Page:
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Three Things About Pre-existing Conditions Miami Car Accident Victims Need to Know

Like most other personal injury matters, Miami car accident claims fall under the umbrella of negligence when it comes to recovering compensation. You need to prove that the other motorist’s careless actions were the direct cause of the auto crash in which you were injured. If there were other intervening circumstances or factors, you usually will not be able to obtain monetary damages because the causation element is missing. In some vehicle collision cases, a pre-existing medical condition is exactly the sort of intervening issue that could impact compensation. 

Still, there are exceptions to this default rule and strategies through which you can recover monetary damages despite the existence of a pre-existing medical condition. You will need a Miami car accident lawyer for assistance with overcoming challenges, but a few points should help you understand the basics.

  1. It IS possible to recover for exacerbated injuries. A key exception to the rule regarding pre-existing injuries will allow you to obtain compensation, but only if the motor vehicle collision makes your condition worse. The classic example is when a victim suffered a broken bone in the past. Even though it has healed, the affected area remains weaker than the surrounding bone material – making it more susceptible to breaking again from the impact of an auto crash.
  1. Serious pre-existing conditions could become far worse. A bone fractured for a second time will often require surgery and more intense treatment, making the experience even more painful for the victim. Plus, there are other ailments and injuries that can be exacerbated in an accident caused by a negligent driver.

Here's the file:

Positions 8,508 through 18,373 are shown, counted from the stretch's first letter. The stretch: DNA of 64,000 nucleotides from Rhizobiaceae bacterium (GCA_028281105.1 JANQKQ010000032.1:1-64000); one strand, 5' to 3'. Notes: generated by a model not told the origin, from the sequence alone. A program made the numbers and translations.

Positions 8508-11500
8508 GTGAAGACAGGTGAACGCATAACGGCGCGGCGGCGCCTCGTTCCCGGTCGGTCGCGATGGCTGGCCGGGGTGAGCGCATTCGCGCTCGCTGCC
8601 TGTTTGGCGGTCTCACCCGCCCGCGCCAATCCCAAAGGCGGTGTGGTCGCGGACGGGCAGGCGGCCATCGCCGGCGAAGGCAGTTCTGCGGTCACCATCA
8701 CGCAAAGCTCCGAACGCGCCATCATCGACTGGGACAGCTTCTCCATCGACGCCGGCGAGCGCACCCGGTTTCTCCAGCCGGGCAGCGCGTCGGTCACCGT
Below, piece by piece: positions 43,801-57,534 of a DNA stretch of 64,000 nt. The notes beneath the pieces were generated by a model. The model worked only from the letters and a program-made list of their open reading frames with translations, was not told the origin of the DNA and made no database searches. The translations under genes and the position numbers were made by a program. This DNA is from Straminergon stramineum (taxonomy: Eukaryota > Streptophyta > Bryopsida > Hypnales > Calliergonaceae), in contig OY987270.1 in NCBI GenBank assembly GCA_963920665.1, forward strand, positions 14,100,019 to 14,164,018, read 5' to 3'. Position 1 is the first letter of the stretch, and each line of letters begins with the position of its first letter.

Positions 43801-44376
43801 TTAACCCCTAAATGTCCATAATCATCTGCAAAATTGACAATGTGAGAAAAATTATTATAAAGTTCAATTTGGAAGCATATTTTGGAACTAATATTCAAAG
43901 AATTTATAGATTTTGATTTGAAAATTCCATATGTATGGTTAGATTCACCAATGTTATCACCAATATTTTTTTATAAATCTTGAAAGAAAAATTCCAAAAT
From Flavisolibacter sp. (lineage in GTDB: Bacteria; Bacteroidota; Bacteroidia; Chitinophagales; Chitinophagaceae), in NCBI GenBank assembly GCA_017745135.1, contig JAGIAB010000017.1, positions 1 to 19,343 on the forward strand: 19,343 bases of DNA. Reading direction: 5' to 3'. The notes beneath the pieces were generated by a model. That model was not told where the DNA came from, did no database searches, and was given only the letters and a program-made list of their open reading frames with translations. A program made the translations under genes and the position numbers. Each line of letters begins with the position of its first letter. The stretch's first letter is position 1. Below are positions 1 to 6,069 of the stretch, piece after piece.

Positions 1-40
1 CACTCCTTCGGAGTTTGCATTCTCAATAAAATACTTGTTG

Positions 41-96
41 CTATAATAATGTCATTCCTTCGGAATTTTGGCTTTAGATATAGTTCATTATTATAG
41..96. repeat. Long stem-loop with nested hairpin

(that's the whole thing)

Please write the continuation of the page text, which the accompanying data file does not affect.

• A car accident can exacerbate chronic back problems, such as a herniated or bulging disc.
    • Individuals who suffered concussion or other traumatic brain injury (TBI) are at risk of re-injury. Headaches, vision problems, loss of consciousness, and other symptoms can be far more severe, potentially leading to permanent brain damage.
  1. Keep the statute of limitations in mind. Under Florida’s statute of limitations, you have four years from the date of the accident to file a lawsuit in court. If you allow this time period to expire, you are barred from recovering compensation. Insurance companies will often use the statute of limitations as a reason to deny your claim, on the basis that your pre-existing medical condition traces back more than four years. Your auto crash lawyer can develop a strategy to overcome this position, often with solid evidence showing that your pre-existing medical condition had stabilized before the collision.

Our Miami-Dade Car Accident Attorneys Will Tackle the Legal Details

Hopefully, these points about pre-existing injuries were useful as an overview of how they impact an auto collision case. The information also demonstrates why retaining experienced legal counsel is essential for pursuing your legal remedies. To learn how our team can assist with the insurance claims process and in court, please contact Gerson & Schwartz, PA. We can schedule a free case evaluation at our offices in Miami, Fort Lauderdale, or West Palm Beach, FL.

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